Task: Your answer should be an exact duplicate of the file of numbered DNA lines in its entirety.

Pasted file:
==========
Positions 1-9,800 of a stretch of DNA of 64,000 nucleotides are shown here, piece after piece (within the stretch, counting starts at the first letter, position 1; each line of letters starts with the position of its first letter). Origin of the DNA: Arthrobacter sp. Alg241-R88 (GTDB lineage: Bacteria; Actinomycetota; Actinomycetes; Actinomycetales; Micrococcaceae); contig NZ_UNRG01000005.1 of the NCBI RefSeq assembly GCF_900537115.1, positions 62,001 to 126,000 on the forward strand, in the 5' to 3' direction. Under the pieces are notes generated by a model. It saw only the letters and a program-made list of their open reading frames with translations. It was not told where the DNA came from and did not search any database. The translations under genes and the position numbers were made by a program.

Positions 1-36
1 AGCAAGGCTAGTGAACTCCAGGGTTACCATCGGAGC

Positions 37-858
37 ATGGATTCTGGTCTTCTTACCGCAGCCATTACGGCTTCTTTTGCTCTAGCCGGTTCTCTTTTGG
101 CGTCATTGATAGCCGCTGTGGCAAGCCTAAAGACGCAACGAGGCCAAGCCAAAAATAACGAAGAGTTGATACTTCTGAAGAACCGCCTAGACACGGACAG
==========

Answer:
Positions 1-9,800 of a stretch of DNA of 64,000 nucleotides are shown here, piece after piece (within the stretch, counting starts at the first letter, position 1; each line of letters starts with the position of its first letter). Origin of the DNA: Arthrobacter sp. Alg241-R88 (GTDB lineage: Bacteria; Actinomycetota; Actinomycetes; Actinomycetales; Micrococcaceae); contig NZ_UNRG01000005.1 of the NCBI RefSeq assembly GCF_900537115.1, positions 62,001 to 126,000 on the forward strand, in the 5' to 3' direction. Under the pieces are notes generated by a model. It saw only the letters and a program-made list of their open reading frames with translations. It was not told where the DNA came from and did not search any database. The translations under genes and the position numbers were made by a program.

Positions 1-36
1 AGCAAGGCTAGTGAACTCCAGGGTTACCATCGGAGC

Positions 37-858
37 ATGGATTCTGGTCTTCTTACCGCAGCCATTACGGCTTCTTTTGCTCTAGCCGGTTCTCTTTTGG
101 CGTCATTGATAGCCGCTGTGGCAAGCCTAAAGACGCAACGAGGCCAAGCCAAAAATAACGAAGAGTTGATACTTCTGAAGAACCGCCTAGACACGGACAG